unstructured text, and it has no way of "thinking about data" except as
syntax.  Those of us who work with XML databases, however, have to come up
with *some* conception of how XML relates to the RM... and since my "day
job" involves a lot of explaining of when we think RDBMSs are mose
appropriate and when XML databases are most appropriate for different system
requirements, I've given this a fair amount of thought. The way I see it, WF
XML "thinks of data" not as discrete propositions about some world that must
be kept internally consistent, but as "bundles" of inter-related
propositions that describe a snapshot of the world. Thus, the XML data model
is inherently at a higher level of granularity than the RM.  The
inter-relationships are hierarchical (remember, this is WF XML, no ID/IDREF
relationships defined), meaning that they are much less flexible than those
allowed by the RM, but since they're "hard-coded" in element/attribute
hierarchies, we don't have to worrry about referential integrity constraints
-- any thing well-formed is internally consistent even if it's inconsistent
at some higher semantic level. Thus, the basic operands of some
formalization of WF XML would be trees of some sort, not tuples.  (Of course
one *could* look at the indivual components of an XML document as discrete
propositions that can flexibly inter-relate rather than being fixed in a
hierarchy ... but the RM already defines how to do that, so there would be
no value in formalizing an XML flavored version).  XML "thinks about data"
differently from the RM in other ways, notably by specifying that the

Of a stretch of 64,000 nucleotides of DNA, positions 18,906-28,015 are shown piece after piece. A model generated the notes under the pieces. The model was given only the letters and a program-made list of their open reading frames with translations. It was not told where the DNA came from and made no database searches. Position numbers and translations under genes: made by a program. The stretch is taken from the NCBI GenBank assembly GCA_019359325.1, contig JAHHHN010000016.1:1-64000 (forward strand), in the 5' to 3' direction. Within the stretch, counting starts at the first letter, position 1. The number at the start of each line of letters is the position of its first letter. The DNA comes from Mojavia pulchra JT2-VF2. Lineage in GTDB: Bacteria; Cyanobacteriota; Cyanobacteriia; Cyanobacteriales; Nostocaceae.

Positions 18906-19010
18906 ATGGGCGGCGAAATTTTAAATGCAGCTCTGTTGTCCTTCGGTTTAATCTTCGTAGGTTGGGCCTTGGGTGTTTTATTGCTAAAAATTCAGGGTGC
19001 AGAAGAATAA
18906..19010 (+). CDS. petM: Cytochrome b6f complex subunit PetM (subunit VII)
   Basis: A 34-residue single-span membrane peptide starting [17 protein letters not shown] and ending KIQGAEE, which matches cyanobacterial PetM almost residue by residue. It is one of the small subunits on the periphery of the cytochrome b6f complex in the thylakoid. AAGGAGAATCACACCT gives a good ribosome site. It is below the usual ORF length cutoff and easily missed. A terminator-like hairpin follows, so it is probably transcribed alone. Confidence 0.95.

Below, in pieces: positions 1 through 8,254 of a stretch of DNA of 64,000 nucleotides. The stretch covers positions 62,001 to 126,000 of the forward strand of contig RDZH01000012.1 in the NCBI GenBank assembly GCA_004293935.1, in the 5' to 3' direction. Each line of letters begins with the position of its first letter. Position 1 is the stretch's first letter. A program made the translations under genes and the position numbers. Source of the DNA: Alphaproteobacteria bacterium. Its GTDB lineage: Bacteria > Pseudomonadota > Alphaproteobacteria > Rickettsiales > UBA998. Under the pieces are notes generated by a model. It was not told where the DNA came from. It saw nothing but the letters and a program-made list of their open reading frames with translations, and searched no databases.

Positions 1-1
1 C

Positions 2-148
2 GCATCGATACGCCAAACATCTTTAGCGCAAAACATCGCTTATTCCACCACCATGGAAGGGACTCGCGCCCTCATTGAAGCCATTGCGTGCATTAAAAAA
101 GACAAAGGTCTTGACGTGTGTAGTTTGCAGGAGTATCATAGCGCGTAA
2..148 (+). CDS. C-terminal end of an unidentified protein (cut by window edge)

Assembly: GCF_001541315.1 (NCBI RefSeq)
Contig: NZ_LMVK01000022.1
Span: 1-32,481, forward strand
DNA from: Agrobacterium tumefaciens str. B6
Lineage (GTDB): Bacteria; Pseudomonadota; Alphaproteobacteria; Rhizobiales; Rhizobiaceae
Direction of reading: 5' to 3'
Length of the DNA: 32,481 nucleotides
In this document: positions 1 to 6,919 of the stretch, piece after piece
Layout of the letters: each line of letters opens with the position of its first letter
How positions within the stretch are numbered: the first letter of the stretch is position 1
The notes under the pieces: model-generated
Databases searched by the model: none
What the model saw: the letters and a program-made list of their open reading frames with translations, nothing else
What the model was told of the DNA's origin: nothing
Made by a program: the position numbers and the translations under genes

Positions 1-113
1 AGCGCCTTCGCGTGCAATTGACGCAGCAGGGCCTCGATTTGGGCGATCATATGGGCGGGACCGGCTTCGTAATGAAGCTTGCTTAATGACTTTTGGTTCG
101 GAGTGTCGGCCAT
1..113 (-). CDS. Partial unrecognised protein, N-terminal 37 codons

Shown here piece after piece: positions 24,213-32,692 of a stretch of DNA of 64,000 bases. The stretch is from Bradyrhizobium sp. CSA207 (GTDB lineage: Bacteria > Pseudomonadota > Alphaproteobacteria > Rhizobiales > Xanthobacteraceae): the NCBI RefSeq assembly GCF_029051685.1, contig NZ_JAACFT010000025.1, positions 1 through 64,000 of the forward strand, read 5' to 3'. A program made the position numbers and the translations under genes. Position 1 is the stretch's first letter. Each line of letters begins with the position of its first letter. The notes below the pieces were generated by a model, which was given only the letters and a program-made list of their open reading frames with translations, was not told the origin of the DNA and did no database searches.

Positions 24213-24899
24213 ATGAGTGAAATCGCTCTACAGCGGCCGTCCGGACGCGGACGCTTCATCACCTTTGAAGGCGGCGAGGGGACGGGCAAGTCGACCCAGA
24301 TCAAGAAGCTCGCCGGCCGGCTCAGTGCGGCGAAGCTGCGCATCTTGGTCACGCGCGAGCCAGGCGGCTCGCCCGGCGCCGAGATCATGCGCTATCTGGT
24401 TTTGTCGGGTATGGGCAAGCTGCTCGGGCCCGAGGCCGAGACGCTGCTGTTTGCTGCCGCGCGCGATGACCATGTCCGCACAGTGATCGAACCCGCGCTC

sequence and embedding of components matters.  It thinks about data almost
completely differently than the OO paradigm, because there is no conception
of type nor inheritance, nor any operators other than maybe graph-theoretic
structure navigation and manipulation operations.  (Interestingly, the
relational model "made its bones" off the CODASYL model 25 years ago by
showing that these structure navigation operations were unnecessary. Date's
THE DATABASE RELATIONAL MODEL has a very clear discussion of this historical
episode that us XML weenies really need to come to grips with somehow).

PSVI XML -- I think it's clear that this is WF XML on OOP steroids (or
hallucinogens, if you prefer). I'd guess that C. J. Date and the other
relational purists would (if it ever gets on their radar) think of it as the
worst of the fuzzy OO world plus the worst of the hierarchical XML world.
Perhaps the OO people will think more kindly of it as OO that pays some
attention to data serialization and interchange up-front rather than
relegating it to CORBA to worry about.  Insisting on schemas and types
certainly makes XML more OOP-friendly than WF XML is-- e.g., we can use
databinding tools to generate classes for handing data and we can access XML
elements as instances of a Java/C++ class rather than as a mess of character
data.  On the other hand, it appears from what we've seen on this list that
you have to buy into the Schema/PSVI/OO types paradigm big time or not at
all.  Trying to mix the WF XML view and the PSVI (as Sean McGrath noted a
few posts back) creates "brain puree" and you start to question your own
sanity :~)   I'd been resisting Simon's idea that maybe it's time for the WF
people and the PSVI people to go their separate ways, but writing up this
e-mail has gotten me thinking that while we can share foundations and tools
across the WF/PSVI divide, the two camps seem to have a fundamentally
different way of thinking about data.

Anyway, again all this gibberish is just a strawman proposal to try to get
more people to think about the underlying "theories of data" and share their
brainstorms, headaches, delusions, and hallucinations. Tim Bray, you brought
this up ... what might YOU say in a "nice general essay here about the
differences between ways of thinking about data"? ... feeling free to smack
down my strawmen; that's what I set them up for!